Wednesday, May 25, 2016

May 25 - Bede, Teacher, Raised by the Monastery, Venerable

When Bede began to get sick he knew that it wasn't going to be long until he succumbed to the illness that he had seen in so many other monks. The swelling in his legs only confirmed to him that he had less time than he had expected. He spent the remainder of his days, though, doing what it was that he felt called to do--called to do from the beginning of his life. Bede had been raised in the monastery at Wearmouth-Jarrow in Christian Britain. In fact, he spent every day from the age of seven on as a member of that cloistered community because his parents sought to give him the best life they knew by fostering him to a group of monks and scholars.Because of this life, Bede received an education of such quality that it was beyond compare in the seventh and eighth centuries. He learned the teachings of the Church and how to read the scriptures they valued so highly. But at the end of his life, he was still paying back the gift of his magnificent education by passing it on to those around him--to his many students. So, as his life slowly drained away from him he began teaching more fervently and worshiping even more often than was already his regular and consistent practice.

He taught his many students on the many different subjects of his expertise. In his time period, he was considered the most intelligent and highly educated person alive. He taught rhetoric, mathematics, astronomy, history, homiletics, grammar, philosophy, music, science, and a variety of other subjects. It was his firm conviction that there were two powerful sources of transformation within the Christian religion. Through the Holy Spirit, Bede believed that education would whittle away violence and oppression by increasing knowledge among the people of the world. In fact, Bede understood education to be a ladder which God would help us to climb out of our broken lives and derelict relationships. Bede's commitment to education would characterize the Church's devotion to scholastic endeavors for many centuries to come. But the essential teaching was that education didn't matter if it lacked a powerful love that could animate all of a person's actions and make them truly and holistically redemptive. Bede wrote, "He alone loves the Creator perfectly who manifests a pure love for his neighbour." However, as he approached his death he had yet more to write and classes to finish. So, he called his students to him on his death bed.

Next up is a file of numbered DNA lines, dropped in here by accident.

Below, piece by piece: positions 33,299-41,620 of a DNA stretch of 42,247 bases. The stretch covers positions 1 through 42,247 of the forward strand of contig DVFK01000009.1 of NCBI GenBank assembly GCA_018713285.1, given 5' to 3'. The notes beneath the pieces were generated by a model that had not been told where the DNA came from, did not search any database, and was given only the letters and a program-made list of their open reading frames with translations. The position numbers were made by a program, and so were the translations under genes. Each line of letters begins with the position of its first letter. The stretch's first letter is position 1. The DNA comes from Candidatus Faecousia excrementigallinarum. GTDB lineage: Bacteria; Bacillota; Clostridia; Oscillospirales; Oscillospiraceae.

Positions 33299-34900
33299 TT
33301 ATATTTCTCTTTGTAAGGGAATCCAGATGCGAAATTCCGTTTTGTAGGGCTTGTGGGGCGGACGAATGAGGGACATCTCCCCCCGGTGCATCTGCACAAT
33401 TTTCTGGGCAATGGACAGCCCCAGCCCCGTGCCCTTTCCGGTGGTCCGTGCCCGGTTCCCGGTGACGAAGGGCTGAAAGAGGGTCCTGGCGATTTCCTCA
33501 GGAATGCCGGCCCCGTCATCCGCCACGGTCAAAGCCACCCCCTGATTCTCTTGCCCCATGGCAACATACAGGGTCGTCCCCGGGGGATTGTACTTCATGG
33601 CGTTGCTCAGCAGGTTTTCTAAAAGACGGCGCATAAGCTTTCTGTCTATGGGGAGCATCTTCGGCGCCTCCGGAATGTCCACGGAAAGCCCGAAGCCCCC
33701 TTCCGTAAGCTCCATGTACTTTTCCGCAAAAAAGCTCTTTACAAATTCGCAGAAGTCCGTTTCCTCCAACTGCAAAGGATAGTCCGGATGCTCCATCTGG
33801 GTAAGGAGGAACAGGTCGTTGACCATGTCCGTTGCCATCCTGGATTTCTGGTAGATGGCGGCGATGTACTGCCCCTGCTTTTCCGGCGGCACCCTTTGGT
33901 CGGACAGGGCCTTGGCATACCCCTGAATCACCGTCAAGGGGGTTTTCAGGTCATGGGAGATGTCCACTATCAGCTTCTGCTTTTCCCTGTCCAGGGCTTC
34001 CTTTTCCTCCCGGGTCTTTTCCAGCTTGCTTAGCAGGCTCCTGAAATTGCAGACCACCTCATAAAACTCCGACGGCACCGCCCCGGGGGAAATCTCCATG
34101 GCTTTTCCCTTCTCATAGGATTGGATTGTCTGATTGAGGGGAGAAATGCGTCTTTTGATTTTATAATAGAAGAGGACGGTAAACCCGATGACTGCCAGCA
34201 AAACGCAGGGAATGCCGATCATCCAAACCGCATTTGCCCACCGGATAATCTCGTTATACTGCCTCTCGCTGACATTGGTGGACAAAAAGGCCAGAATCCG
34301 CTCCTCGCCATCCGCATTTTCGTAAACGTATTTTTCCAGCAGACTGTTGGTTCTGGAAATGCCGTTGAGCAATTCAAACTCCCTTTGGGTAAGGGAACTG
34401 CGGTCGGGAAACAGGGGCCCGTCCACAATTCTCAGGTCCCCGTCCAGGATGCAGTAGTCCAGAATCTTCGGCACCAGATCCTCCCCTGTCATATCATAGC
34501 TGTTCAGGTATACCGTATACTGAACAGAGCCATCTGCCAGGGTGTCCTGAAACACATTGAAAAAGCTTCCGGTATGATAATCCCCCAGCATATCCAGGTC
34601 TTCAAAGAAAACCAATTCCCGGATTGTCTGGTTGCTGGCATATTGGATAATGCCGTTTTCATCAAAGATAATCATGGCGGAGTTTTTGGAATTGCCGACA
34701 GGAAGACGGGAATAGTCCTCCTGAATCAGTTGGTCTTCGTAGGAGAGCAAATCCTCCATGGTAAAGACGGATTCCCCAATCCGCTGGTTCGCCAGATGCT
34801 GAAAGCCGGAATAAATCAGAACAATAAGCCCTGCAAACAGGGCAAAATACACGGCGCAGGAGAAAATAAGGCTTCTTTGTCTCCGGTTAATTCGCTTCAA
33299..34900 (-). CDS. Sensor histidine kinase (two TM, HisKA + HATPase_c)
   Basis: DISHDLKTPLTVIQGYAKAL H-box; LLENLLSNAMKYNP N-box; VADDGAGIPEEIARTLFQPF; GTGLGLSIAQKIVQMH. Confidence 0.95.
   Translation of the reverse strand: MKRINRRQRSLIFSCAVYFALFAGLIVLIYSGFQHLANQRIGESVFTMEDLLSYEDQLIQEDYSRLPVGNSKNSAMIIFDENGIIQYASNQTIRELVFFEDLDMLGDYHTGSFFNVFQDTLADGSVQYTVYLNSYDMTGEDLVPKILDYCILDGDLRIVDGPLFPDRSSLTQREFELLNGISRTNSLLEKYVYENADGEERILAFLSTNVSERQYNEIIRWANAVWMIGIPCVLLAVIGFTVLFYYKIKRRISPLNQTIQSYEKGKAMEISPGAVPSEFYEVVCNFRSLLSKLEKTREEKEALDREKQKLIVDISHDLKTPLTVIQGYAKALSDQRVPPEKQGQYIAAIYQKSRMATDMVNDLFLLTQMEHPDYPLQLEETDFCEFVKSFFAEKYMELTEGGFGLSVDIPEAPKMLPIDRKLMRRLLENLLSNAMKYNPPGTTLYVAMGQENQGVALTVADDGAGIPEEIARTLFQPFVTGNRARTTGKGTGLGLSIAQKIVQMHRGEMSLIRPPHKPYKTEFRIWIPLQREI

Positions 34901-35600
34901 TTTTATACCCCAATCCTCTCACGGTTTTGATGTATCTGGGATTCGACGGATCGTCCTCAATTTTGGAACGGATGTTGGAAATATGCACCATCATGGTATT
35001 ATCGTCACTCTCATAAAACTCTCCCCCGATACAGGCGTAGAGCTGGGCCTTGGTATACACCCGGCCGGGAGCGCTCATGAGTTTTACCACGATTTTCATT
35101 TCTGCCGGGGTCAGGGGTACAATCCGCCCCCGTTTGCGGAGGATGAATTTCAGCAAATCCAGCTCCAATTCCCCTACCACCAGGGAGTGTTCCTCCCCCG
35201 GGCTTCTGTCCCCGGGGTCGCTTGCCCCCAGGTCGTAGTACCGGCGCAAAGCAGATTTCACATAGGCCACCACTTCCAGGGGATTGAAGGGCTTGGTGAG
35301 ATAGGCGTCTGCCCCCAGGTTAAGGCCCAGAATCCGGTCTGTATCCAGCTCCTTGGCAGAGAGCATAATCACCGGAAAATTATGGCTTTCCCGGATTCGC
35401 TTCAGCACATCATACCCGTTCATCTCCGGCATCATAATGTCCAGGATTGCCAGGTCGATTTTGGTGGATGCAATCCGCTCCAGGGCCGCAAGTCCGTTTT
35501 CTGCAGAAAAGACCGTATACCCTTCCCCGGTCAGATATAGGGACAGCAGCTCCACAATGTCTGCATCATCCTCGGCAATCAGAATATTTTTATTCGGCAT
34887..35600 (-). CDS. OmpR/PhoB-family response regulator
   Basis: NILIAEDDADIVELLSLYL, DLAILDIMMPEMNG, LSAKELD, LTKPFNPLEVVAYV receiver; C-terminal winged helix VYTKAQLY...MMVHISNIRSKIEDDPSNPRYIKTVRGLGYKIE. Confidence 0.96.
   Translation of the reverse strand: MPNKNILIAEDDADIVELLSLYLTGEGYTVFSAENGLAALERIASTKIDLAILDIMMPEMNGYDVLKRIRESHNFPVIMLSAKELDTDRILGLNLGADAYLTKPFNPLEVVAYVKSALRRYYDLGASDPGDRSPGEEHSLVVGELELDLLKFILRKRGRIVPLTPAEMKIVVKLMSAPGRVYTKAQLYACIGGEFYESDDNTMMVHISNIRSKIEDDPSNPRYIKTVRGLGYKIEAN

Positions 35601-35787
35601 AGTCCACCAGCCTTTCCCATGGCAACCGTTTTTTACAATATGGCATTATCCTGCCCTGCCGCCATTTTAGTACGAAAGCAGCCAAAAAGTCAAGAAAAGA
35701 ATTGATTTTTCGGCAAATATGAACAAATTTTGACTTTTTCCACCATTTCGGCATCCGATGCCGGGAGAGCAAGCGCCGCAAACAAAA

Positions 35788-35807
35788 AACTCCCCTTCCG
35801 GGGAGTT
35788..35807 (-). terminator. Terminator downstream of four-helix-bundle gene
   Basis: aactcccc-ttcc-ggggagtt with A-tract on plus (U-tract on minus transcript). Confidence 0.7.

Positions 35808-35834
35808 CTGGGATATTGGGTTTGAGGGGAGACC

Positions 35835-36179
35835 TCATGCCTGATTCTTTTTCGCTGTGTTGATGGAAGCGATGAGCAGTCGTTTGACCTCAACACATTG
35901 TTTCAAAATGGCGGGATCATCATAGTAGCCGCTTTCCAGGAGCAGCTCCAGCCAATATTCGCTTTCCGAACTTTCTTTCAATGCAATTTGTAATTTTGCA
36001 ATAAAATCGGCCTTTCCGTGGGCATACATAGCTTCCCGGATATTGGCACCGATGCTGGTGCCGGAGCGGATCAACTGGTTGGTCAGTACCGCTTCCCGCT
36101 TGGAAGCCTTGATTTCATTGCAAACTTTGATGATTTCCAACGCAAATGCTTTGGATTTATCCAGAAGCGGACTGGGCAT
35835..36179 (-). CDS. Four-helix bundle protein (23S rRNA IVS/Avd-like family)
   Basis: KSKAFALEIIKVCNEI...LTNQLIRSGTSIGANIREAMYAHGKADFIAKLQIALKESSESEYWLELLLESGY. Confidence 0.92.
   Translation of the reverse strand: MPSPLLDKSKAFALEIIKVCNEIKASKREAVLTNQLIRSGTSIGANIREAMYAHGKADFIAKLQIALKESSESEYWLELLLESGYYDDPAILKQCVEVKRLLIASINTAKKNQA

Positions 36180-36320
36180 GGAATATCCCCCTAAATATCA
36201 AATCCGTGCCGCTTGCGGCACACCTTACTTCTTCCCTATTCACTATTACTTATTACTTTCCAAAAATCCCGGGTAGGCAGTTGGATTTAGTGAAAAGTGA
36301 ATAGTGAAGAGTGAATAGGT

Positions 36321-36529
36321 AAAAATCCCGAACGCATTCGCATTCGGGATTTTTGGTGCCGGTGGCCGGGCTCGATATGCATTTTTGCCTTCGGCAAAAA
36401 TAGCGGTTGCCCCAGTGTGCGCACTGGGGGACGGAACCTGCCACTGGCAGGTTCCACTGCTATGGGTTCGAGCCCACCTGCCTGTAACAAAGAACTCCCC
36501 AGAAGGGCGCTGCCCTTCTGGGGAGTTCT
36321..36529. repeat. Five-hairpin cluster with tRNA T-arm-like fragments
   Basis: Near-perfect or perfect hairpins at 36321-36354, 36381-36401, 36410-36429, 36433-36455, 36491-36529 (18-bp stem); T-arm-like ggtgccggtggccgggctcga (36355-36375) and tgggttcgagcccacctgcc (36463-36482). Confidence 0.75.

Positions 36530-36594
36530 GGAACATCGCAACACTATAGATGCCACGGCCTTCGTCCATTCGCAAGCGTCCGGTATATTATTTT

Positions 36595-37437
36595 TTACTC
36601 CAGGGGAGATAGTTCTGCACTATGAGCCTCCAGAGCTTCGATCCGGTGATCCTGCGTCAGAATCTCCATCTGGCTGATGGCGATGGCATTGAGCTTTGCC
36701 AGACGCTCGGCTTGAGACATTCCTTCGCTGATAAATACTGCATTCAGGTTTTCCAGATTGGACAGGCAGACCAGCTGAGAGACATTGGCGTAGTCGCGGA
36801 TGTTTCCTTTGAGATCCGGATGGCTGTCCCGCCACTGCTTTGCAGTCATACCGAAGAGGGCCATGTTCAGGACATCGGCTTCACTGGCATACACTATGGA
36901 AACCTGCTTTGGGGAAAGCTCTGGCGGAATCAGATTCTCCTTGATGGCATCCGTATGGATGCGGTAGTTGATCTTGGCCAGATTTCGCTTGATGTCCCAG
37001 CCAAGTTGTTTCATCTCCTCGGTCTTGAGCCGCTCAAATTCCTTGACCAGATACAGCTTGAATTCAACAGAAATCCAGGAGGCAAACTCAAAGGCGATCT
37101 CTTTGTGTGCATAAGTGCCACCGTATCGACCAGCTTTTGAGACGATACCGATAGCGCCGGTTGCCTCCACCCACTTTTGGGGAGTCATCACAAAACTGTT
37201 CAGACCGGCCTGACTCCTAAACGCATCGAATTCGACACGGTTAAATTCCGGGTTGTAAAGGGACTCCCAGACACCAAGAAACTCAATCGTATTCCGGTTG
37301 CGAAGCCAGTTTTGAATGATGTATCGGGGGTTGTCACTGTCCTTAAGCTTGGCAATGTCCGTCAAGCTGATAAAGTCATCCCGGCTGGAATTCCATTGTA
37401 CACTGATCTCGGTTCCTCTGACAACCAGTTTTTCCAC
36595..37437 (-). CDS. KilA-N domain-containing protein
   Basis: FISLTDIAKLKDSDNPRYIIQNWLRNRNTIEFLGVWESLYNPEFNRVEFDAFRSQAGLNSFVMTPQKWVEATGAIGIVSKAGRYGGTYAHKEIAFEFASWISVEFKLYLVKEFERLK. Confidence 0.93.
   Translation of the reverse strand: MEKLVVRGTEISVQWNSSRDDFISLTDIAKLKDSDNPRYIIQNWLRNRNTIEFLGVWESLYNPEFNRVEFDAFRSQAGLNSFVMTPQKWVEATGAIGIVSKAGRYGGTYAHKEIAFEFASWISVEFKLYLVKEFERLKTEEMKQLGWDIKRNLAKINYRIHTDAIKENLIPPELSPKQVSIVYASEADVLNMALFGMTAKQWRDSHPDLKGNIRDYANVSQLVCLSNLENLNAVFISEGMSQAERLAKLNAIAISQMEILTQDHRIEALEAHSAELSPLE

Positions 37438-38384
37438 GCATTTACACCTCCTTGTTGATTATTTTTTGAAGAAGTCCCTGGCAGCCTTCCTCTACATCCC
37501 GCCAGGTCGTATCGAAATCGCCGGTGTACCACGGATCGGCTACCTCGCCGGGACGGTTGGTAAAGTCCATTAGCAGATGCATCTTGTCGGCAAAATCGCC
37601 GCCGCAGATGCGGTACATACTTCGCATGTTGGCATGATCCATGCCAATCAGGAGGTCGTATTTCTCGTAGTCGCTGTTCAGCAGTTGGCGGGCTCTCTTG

One by one he recited teaching to them and they memorized it. Having memorized it they rushed from the room to record it in books. This curious process of dictation went on for some time before Bede's strength failed further and he was forced to rest in his own bed--within sight of his familiar spot of prayer. As death stalked him more closely and he could smell the scent of his own impending passing on the air he called for the monks to come to him by his bed. He had a few scant possessions--some pepper, some fabric, and a little incense--and he gave them away so that he might face death and his loving God with nothing more than when he entered into this world to seek God's will and calling on his life. Then, in his dying moments he gave what little he had left to give: a few more words of teaching for his students eager to record every word for posterity. Even as he approached his death he still taught the power of education--the power of a transformed life--and the primacy of love in all thoughts and actions. Having given his final lesson, he passed from this world and into the embrace of his creator.

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